We’ve been back from vacation for a couple of weeks and things have been just as busy as they were before we left. Poipu beach has had the usual seals up most every day, that along with all the Californians on their last vacation before school starts, make for very busy and somewhat stressful times on the beach. We both will be glad when school starts again on the mainland. School has already begun on Kauai, August 1st. Many of our regular seal volunteers are “off island”, the saying when folks are back on the mainland. That makes us doubly busy, Charlie spent 8 hours on the beach one day last week, and I spent 6 hours the same day.
The NOAA ship that supports our program on the northwestern islands, stopped at Kauai on her way up to the northwest, dropping off Charles Litton, the Oahu medical head of the program and taking on Michelle Barbieri, the head vet. It’s a really nice ship, although our coordinators jokingly refer to it as the “USS Nocango” (no-can-go). I guess ex-Navy people look down on anything that isn’t Navy. We “first responders” met at Salt Pond with Michele to get any questions answered and also to introduce us to something called GAR, the protocol to respond to marine mammal emergencies. GAR stands for ‘green – amber – red’, which refers to assessing the conditions for interactions with seals. We have been selected to be among the responders that can actually touch the highly endangered animals, although we still have to be finger printed and then clear an FBI search. From now on, only the approved responders will be able to tag or be involved with any seal activity other than simple beach protection. A couple of years ago, we were called to help with a necropsy of a stranded pilot whale on the north shore. This week, we also disentangled a Green Sea Turtle that had monofilament wrapped around it’s neck and front flippers.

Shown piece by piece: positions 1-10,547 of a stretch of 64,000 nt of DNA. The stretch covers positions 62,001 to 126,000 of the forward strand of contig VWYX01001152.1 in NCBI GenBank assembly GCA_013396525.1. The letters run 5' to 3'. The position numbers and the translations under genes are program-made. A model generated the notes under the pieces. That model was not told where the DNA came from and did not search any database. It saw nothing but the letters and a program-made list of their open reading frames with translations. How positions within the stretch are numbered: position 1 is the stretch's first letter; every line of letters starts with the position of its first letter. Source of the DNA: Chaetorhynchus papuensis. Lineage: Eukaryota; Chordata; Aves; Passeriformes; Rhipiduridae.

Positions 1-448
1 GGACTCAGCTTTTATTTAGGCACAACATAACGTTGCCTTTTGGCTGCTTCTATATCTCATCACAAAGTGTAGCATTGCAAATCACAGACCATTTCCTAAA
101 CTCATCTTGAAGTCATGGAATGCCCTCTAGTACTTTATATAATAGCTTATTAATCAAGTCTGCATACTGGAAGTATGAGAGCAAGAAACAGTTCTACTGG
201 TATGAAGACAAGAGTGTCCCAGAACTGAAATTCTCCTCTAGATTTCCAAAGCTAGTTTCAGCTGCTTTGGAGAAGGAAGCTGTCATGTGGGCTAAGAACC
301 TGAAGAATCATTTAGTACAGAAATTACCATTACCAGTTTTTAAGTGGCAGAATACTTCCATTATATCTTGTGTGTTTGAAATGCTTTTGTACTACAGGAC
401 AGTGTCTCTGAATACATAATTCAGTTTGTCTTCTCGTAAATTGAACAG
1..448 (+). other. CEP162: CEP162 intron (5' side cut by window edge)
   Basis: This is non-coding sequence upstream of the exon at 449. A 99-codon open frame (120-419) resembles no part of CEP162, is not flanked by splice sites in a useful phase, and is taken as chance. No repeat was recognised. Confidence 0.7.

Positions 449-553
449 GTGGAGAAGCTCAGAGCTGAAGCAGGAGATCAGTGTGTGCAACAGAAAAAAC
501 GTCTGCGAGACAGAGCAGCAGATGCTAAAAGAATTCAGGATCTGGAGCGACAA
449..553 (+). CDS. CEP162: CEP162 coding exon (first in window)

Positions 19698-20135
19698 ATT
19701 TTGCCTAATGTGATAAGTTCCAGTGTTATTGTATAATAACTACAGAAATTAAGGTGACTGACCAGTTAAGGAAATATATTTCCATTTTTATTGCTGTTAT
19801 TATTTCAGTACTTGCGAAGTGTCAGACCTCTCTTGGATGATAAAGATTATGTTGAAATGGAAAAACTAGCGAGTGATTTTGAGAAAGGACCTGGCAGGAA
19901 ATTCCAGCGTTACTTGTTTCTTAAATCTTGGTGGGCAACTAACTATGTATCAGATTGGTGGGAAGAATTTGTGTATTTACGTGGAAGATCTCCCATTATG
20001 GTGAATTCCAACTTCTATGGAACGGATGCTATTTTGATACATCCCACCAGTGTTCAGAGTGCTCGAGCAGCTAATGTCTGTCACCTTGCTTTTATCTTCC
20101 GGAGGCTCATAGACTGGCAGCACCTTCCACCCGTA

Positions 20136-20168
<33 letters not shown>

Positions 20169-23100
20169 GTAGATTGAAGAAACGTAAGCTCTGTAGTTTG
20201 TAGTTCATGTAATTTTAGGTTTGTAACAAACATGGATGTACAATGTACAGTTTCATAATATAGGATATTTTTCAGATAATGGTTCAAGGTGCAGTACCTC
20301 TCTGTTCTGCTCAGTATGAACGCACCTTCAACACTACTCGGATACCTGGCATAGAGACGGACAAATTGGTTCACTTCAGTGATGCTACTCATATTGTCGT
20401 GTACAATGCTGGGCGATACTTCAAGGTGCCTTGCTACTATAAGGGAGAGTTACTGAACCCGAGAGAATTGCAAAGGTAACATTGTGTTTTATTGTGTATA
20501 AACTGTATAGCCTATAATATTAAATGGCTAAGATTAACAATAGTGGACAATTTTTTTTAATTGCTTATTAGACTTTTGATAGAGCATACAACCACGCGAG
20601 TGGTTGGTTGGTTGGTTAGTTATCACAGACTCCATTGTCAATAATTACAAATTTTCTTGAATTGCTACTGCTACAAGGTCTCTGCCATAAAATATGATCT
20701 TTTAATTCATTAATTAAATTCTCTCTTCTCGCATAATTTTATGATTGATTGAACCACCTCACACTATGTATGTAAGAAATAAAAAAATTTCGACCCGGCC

It’s been very interesting to become more involved with the Marine Mammal program. One detail that we learned was the individual number of seals identified on each of the main Hawaiian Islands: 38 on Ni’ihau, 52 on Kauai, 42 on Oahu, 53 on Molokai, 13 on Maui, and 7 on the Big Island. Ni’ihau’s number is probably low because access is limited. On a fly over, the estimate was over 100 there.
We have taken some time on the weekends to indulge in some local events. The local rep theater performed Spamalot, it was very funny and very well done. We also, the same night, went to Pua Kea to see our favorite Senior Softball musicians, the crowd wasn’t very big, but it was still enjoyable. It’s very informal – this week there were only 3 of the regular 5 guys playing. It was still fun, Wes, the guy on the right, was joking around, saying that they were streaming live into Japan. After most songs, he’s stare into a make-believe camera and speak Japanese.
The weather has been phenomenal, the trades are back and the highs have been in the mid 80’s. This month has also seen an increase in rainfall so everything is quite green.
I worked the primary election last Saturday, that is always fun to do since its a chance to see our neighbors. Unfortunately, turnout was only about 35%. Hopefully the general election will bring more voters. The usual venue, the Koloa Neighborhood Center next door had been booked for a wedding, so we had to move the whole shebang down the road to the only place with enough room to accommodate all the paraphernalia, The Kauai Community Church. Charlie didn’t help this year, because the poll workers are sequestered from 5:30 AM to 6:30+ PM. He decided that a 13 hour day wasn’t desirable. We’ve been unsuccessfully lobbying for the State to go to half day shifts. Charlie did make a Starbucks run for the workers mid afternoon.
We also…..finally……had our interview to maintain access to the Pacific Missile Range Facility. That entails a background check every year, but it allows us to use one of the most lovely beaches on the island and dine at a Navy restaurant, Shenanigans…..a extremely pleasant place to eat.
The view from Shenanigans, note Niihau in the background.